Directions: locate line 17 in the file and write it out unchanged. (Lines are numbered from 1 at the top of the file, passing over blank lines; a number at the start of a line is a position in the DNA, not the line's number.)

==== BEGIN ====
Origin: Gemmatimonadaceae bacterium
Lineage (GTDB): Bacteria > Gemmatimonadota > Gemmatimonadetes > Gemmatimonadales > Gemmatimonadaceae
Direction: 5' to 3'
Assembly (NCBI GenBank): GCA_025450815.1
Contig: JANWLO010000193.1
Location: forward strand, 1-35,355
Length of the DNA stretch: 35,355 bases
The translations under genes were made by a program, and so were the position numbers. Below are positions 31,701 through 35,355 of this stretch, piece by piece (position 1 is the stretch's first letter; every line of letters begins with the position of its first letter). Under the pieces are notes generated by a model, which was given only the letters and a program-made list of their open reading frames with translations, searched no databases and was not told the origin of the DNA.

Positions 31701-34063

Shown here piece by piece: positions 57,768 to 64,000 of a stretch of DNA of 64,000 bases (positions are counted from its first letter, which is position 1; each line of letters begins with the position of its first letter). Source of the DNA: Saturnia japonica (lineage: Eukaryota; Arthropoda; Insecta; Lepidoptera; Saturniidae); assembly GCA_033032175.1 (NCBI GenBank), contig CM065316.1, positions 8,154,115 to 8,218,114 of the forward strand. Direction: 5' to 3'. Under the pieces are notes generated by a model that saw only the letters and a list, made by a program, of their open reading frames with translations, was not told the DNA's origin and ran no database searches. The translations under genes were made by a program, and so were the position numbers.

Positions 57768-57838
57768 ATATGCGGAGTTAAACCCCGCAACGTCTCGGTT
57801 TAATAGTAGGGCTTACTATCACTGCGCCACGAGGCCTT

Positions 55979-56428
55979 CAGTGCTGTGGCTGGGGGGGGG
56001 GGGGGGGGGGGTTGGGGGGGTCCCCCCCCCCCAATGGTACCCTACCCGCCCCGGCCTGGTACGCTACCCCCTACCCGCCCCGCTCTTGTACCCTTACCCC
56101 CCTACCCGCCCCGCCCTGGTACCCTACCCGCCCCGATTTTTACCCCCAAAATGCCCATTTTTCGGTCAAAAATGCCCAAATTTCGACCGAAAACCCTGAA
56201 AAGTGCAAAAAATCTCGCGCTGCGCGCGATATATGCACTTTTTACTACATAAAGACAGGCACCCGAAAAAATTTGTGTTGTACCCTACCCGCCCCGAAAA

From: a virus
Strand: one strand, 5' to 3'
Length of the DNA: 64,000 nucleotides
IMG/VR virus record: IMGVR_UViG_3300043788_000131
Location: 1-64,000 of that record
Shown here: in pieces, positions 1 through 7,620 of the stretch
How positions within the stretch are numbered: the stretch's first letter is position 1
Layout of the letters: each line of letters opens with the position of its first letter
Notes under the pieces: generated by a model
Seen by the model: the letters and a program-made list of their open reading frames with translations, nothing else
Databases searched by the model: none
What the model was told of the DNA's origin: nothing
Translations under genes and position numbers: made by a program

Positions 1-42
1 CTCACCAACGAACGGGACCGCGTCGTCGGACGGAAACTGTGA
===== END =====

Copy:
56101 CCTACCCGCCCCGCCCTGGTACCCTACCCGCCCCGATTTTTACCCCCAAAATGCCCATTTTTCGGTCAAAAATGCCCAAATTTCGACCGAAAACCCTGAA